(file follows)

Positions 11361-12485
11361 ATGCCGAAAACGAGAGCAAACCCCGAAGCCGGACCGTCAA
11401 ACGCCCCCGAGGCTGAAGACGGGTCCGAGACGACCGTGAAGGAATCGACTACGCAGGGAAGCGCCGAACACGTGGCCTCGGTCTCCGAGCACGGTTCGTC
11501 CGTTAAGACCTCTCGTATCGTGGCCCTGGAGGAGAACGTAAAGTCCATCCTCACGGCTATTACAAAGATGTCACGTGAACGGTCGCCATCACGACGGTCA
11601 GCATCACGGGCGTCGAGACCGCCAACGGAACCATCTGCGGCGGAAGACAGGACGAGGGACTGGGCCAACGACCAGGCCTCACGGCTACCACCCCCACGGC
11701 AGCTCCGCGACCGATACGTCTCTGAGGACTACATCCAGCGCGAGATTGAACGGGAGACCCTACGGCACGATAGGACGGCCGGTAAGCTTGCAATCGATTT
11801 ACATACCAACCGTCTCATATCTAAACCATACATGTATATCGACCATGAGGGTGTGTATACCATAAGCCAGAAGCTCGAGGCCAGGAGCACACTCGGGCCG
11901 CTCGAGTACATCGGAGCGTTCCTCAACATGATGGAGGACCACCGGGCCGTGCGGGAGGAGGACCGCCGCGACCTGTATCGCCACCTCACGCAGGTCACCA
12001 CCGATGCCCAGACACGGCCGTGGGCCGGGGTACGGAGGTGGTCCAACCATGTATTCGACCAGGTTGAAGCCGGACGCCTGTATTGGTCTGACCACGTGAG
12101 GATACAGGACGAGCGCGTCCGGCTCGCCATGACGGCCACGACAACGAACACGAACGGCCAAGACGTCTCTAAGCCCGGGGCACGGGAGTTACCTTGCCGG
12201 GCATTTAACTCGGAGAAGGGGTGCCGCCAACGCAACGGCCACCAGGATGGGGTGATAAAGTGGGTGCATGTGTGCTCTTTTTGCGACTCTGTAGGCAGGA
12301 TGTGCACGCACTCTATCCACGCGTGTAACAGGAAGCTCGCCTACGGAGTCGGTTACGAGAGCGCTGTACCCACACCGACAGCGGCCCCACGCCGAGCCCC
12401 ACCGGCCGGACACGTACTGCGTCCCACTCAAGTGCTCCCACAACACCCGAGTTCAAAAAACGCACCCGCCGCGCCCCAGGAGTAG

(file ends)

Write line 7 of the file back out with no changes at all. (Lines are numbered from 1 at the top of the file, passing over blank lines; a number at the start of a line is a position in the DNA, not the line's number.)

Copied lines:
11801 ACATACCAACCGTCTCATATCTAAACCATACATGTATATCGACCATGAGGGTGTGTATACCATAAGCCAGAAGCTCGAGGCCAGGAGCACACTCGGGCCG